When hope is gone

This is a time of year when many people are confronted with the fact that their dreams did not come true, their job still stinks, and life is no better than last year.  What do you do when hope seems to be fading?  But is it realistic to lose hope if the car breaks down or you lose your job?

A couple of years ago, Joanne and I had the pleasure of doing a 2-hour presentation at the Tennessee Prison for Women, right before Christmas.

woman's foot with prison ball

Prison of our own making

Joanne is a regular there – she loves the ladies and they love her.  I was just invited in to talk about finding work you love.  Now how could I present all the opportunities I normally outline when opportunities are obviously limited?  But guess what?  This was likely the most attentive and engaged audience I’d spoken to that year.  Rather than moaning about no opportunities, this crowd talked excitedly about being able to make wise decisions in choosing hairdressing, horticulture, commercial cleaning, medical sciences, or studying for further degrees.  They readily grasped the idea of looking at themselves first and then finding a proper match in work being selected.  And yes, about 75% of this group does have the prospect of being outside again at some time in the future.  But even then, under the powerful inspiration of Chaplain Walker, they refered to their “campus,” not their “prison.”

The responses here reminded me of the work of Viktor Frankl.  In 1943, Viktor, his wife and his parents were deported to the Auschwitz concentration camp.  His only crime was that of being Jewish.  He survived the Holocaust, but his wife and both parents were murdered there.  It was due to his suffering that he came to the conclusion that even in the most inhumane and painful circumstances, life has potential meaning.  He later wrote this:

  • “We who lived in concentration camps can remember the men who walked through the huts comforting others, giving away their last piece of bread. They may have been few in number, but they offer sufficient proof that everything can be taken from a man but one thing: the last of the human freedoms — to choose one’s attitude in any given set of circumstances, to choose one’s own way.” – Man’s Search for Meaning

I was amazed to see the ‘attitude’ of the women at TPW.   It gave me a new perspective on how easily we can complain about our “circumstances.”  It also reminded me that often when fewer options are available, hope seems to be more present.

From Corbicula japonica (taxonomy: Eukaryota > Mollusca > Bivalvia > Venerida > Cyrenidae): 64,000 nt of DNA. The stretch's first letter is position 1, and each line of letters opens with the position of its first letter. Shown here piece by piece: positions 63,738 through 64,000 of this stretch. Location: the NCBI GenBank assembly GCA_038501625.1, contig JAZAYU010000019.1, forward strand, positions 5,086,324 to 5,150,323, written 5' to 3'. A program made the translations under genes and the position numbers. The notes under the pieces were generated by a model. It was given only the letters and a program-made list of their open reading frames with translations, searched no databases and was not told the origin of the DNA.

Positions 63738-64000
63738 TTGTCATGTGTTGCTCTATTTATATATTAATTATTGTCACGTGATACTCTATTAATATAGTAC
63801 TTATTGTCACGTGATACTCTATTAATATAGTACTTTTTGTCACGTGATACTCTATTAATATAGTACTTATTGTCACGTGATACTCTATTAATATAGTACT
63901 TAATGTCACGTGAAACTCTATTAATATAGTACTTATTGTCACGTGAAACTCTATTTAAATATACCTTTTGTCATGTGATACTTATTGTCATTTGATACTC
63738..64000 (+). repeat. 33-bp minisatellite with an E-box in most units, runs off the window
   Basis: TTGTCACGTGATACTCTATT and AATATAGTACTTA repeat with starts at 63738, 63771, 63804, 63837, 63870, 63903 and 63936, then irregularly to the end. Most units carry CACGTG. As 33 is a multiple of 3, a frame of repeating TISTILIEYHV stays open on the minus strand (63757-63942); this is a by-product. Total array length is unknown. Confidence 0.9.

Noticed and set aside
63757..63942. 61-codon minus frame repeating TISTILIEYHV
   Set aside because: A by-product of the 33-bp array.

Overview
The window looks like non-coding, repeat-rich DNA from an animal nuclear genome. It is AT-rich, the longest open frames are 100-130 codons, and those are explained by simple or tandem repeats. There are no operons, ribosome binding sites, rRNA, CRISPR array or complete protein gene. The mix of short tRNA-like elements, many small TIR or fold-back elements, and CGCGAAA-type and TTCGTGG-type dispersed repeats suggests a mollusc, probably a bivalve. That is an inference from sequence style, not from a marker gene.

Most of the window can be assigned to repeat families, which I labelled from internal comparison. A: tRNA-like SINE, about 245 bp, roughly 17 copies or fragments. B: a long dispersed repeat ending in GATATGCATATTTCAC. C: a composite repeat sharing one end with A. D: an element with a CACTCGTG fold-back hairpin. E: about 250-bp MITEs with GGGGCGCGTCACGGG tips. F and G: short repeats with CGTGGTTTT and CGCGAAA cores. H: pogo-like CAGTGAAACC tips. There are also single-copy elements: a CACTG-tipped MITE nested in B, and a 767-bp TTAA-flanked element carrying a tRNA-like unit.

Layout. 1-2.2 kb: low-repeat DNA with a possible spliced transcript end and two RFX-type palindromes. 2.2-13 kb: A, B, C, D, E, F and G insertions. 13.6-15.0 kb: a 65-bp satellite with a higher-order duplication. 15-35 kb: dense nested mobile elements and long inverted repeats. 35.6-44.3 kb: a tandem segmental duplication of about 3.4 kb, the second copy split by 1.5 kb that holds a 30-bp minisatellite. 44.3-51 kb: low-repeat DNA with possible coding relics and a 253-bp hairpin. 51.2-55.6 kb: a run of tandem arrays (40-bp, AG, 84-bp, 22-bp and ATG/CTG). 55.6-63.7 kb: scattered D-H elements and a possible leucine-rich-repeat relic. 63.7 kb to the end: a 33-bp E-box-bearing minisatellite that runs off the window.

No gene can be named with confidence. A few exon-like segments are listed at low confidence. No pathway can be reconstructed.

Believing that all hope is gone is a personal choice.  Circumstances do not dictate that – only we can choose to believe that. 

Are you looking at circumstances and losing hope – or are you breaking out of the imagined prison you are in and making decisions that will transform your life in 2016?

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  • Dan, what a powerful post. It really is mind blowing to hear the response from the women’s prison – quite the opposite of what one would assume.
    Thank you!

    • Thanks Jen. Their worship and optimism is far superior to most people on the “outside.” Amazing.

  • Archie

    The only hope we don’t have, is the hope we have, but surrender at will. Great post Dan.

  • “Believing that all hope is gone is a personal choice. Circumstances do not dictate that – only we can choose to believe that. ” Wow Dan that says it all right there. You said often when fewer options are available, hope seems more present. It makes me think about people in some other countries who are persecuted and have fewer opportunities to practice their faith freely yet their faith is so much stronger. Wonderful post.

    • Ann – so true. Thanks for your comments.

  • Tim Bishop

    “Woe is me” is an all too common response today in our days of plenty. Thank you for the important reminder that there is always hope!

    • Tim,
      It seems ironic that often people who seemingly have the fewest options are in fact the most hopeful. Thanks for your comments.

  • Clark Gaither

    I see it everyday in my practice, people who feel they have no resources, no ability to overcome, and no opportunities when it is actually the exactly opposite. I am again reminded of my favorite quote by Anais Nin – “We don’t see things the way they are. We see things the way we are.” A change in mindset is all that is required to see things much differently and that, of course, is a choice. Powerful post Dan.

    • Clark – ah so true. We do indeed see thing the way WE are.

  • Jevonnah Ellison

    So powerful, Dan. Thank you for pouring into them. You and Joanne are such positive examples of a growth mindset and winning attitude. Thank you for your example.

    • Jevonnah – As you so well know, it’s always rewarding to help others see new possibilities.

  • Matt Weidman

    What a powerful post. Thank you Dan. It reminds me of one of my favorite quotes – “Life is 10 percent what happens to you, and 90 percent how you react to it.” Thank you again for your wonderful ministry.

  • Brett Chaffins

    Awesome Post, Mindset really is crucial. I find myself struggling occasionally dealing with my normal work. Thankfully I am able to listen to 48 days podcast,Michael Hyatt, and other great podcast to enforce a more positive mental state. Stories such as this just help make it easier to look ahead and make a better future

  • Anja Skrba

    This is a great thing you and Joanne did, Dan! I admire you for this, truly!